Continuing the discussion of mapmaking during the American Civil War, we must ask the question: how were the maps made? Last week we highlighted the need for maps, but how did the cartographers actually solve the problem and create the needed charts?
Let’s take look at some history and a little science…
Use Your Eyes
Ideally, a cartographer saw the land he was mapping. Carrying a notebook and either walking or riding, he made estimates, noted the topography, and started sketching. Skillful mapmakers often had backgrounds in engineering or other sciences and had been trained to notice elevations, directions, and how to use the tools of the trade.
The most accurate maps had distances surveyed and measured by chains. However, Civil War cartographers did not always have the luxury of a team or the time to make sure precise measurements. They had to learn to estimate and make observations based on what they saw. Sometimes, mapmakers got their information from scouts who would report the location of a ford, the slope of a mountain, or the distance to a town.
Whether they relied on others’ information or collected their own, perspective and what they saw with their own eyes formed the groundwork of mapping.
Use The Science
I could sketch a map of the library where I’m sitting right now. You’d see the building and the rooms, but with a quick sketch based on what I see, it wouldn’t be accurately to scale.
Now amplify that situation… If a Civil War mapmaker simply sketched what he saw or heard about from others, the creeks might be in wrong places, the distances between towns significantly farther or shorter than remembered. Sure, the creek and towns are on the sketch, but the cavalry officer going on patrol might be surprised how long the journey to the objective takes.
This is where science and accurate observation becomes a crucial part of cartography.
A good mapmaker had the tools of his trade and a few tricks for when he was in a real hurry to help him make a scientifically accurate drawing.
First, he carried a compass. A lensatic compass included collapsible sights for setting courses and taking bearings, while still small enough to fit in a coat pocket or saddlebags. At every point along a road or along the route, the mapmaker would stop, take a new heading and note the facts in his book. This ensured the proper north/south, east/west coordinates for his map and accurate placement of mountains, creeks, etc. etc.
Second, he might have had a barometer. The aneroid barometer of that era was round and about ten inches in diameter and could be hauled in a saddlebag or satchel to take relatively accurate measurements of elevation. However, the cartographer or researcher had to keep his eye on the sky; atmospheric changes and storms could affect the barometer’s accuracy.
Third, he had to measure distance with more than visual estimation. Civil War mapmakers would have really loved these exercise apps on modern phones that reveal exactly how far we’ve run. Their methods were more primitive, but still relatively accurate. If the fact finder had time, he would measure distance by surveying chains. If he didn’t have a team, he might use his own measured rope or chain and stretch it along the route he was traveling, haul it in, mark the spot, move farther ahead, etc. etc. Or he could make “scientific estimations.” Knowing the length of his stride, a topographer could figure out how many strides per minute and with that information and a simple mathematical problem figure out how far he went in a certain period of time. But what if he didn’t want to walk 60 miles? Figure out the distance and time equations using his horse’s stride – then start riding and start the pocket watch. While there were drawbacks to the stride method, if a topographer/cartographer knew what he was doing, his range of error was only about 3%.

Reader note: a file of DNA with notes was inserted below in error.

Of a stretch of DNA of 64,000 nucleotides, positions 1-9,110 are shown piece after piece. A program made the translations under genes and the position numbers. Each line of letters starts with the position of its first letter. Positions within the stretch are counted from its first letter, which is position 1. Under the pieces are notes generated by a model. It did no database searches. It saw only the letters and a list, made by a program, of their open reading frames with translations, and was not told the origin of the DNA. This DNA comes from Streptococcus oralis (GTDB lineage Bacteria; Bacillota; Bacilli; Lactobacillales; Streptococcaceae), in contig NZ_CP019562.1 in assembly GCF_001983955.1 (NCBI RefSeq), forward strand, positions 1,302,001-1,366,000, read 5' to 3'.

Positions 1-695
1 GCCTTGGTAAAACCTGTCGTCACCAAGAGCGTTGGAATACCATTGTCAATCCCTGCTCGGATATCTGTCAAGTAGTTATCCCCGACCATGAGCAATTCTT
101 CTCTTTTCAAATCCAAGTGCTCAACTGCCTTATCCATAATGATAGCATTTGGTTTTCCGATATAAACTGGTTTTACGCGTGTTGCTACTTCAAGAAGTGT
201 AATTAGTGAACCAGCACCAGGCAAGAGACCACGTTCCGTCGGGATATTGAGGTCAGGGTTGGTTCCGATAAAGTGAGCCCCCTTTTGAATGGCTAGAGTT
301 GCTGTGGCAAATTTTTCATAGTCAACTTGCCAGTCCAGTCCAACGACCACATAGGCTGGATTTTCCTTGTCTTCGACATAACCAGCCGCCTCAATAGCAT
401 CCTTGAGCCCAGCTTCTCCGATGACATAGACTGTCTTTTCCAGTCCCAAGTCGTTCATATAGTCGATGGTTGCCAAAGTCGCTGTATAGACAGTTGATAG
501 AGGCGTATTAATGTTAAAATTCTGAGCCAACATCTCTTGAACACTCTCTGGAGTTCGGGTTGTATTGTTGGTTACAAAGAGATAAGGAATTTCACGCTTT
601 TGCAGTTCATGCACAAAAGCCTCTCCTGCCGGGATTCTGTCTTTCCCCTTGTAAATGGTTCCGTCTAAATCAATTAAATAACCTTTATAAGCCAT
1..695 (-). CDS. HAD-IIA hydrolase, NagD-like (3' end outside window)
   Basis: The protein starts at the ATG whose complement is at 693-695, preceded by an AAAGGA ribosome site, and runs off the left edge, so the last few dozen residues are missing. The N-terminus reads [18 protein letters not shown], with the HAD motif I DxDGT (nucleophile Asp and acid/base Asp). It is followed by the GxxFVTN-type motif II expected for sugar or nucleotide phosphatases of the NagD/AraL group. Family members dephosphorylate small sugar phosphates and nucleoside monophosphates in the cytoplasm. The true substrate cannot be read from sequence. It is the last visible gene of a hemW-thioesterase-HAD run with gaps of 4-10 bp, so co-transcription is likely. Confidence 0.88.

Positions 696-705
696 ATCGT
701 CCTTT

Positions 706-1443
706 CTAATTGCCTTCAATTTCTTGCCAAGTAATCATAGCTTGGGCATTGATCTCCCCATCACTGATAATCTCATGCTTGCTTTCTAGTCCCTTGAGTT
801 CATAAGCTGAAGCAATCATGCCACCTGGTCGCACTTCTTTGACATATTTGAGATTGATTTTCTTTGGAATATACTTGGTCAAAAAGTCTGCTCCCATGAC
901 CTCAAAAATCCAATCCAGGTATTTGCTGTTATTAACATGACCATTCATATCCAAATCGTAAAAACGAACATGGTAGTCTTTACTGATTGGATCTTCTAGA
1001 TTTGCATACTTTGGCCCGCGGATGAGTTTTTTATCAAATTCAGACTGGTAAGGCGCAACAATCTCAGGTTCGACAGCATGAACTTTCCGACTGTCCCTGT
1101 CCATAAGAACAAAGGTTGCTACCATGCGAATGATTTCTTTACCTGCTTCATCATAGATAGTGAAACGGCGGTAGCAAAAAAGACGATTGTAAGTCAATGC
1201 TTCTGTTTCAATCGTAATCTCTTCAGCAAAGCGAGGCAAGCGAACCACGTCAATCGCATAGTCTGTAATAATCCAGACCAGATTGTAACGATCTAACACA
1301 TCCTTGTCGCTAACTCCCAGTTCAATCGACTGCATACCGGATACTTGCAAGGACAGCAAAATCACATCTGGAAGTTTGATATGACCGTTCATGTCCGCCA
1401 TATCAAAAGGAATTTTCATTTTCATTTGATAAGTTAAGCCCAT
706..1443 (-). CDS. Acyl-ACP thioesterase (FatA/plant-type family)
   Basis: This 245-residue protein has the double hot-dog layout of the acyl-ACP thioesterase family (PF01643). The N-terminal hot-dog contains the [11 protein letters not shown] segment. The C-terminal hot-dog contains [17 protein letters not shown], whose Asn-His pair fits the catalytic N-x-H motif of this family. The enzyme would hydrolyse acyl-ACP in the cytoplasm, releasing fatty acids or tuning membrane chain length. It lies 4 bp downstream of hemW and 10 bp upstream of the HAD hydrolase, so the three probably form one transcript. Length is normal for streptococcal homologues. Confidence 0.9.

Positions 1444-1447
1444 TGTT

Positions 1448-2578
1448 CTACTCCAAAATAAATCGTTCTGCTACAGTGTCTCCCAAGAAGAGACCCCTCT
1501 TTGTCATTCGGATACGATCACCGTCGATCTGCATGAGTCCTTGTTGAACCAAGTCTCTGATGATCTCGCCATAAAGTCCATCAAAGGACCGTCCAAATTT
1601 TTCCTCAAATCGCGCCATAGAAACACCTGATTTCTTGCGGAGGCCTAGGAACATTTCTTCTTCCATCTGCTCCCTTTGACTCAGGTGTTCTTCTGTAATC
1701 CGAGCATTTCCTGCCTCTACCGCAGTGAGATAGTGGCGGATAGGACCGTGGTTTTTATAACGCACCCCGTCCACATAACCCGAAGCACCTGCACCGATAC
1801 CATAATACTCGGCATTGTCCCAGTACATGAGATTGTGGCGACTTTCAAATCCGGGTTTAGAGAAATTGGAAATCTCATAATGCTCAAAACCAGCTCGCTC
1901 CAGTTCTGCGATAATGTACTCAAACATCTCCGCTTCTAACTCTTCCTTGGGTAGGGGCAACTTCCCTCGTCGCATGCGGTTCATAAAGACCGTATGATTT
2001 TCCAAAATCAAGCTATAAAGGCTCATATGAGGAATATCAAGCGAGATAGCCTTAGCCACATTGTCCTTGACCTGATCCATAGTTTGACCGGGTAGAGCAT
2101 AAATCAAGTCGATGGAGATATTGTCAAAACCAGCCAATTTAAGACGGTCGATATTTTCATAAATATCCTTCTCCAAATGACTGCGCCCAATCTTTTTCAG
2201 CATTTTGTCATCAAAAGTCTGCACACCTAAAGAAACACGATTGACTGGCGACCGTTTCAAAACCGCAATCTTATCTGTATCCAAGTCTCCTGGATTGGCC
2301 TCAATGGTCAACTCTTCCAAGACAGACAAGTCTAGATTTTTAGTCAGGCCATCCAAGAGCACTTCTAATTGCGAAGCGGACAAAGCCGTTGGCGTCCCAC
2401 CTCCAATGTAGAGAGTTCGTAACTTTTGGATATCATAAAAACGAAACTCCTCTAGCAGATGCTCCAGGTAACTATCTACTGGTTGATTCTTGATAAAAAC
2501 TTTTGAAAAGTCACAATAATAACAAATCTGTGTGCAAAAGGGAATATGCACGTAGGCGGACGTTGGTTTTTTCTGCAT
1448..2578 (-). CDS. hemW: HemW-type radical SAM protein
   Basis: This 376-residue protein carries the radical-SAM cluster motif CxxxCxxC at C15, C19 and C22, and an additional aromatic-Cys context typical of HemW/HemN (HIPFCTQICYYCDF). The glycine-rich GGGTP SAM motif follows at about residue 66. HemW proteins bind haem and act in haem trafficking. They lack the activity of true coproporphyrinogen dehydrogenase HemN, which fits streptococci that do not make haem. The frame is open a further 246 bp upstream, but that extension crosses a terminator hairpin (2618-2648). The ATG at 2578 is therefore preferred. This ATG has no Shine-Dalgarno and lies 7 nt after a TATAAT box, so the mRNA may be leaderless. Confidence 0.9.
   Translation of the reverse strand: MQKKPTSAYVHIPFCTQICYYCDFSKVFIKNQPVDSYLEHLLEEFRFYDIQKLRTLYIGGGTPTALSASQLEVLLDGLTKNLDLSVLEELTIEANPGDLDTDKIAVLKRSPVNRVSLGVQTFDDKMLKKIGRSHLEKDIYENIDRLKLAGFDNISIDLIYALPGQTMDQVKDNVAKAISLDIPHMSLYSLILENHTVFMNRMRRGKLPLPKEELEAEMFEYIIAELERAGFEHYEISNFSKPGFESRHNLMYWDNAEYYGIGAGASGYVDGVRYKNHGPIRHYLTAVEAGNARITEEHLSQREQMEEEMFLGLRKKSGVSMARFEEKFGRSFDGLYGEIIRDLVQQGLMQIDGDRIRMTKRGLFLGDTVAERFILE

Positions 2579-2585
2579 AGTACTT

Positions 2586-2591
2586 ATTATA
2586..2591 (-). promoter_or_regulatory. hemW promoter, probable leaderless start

Use The Pencils and Papers
Returning with his notes or collecting the notes from the topographer, the cartographer got to work on the new map. Using the calculations, notes, and sketches from the field, he drew the new map on study paper. First with pencil, then with pens.
After the penciled map was finished, it would be checked against the notes and any errors corrected. For a more permanent map, when everything was as accurate as possible, the cartographer started tracing his penciled lines with ink, being careful not to smear the wet substance. The ink colors determined which parts of the map got finished first.
One thing that really amazes me about Civil War cartographers is the quality of maps they produced in difficult conditions. For example, Jed Hotchkiss (mapmaker for Confederate General “Stonewall” Jackson) made some of his finest maps, huddling in a canvas tent in pouring rainstorms. That’s crazy! Have you been in a canvas tent during a rainstorm? It’s not easy to keep everything dry…
Use The Production Teams
Once a map was finalized and inked, it went to headquarters or off to the copiers. Either traced by hand, photographed (details here), or prepared and printed by map printers, new copies became available.
One of the challenges for mapmakers was keeping up with changing army locations on their maps. The marks of one day showing the location of friend or foe might not be accurate the next day. For this reason, some map makers at headquarters kept “originals” of the topography maps to make it easier to reproduce the drawings to show new troop positions.
With no Google Maps and only limited maps of regions or states at the beginning of the conflict, mapmakers on both sides employed their observation skills, science, and drawing materials to create new topographical studies which became the roadmaps for campaigns and battles.
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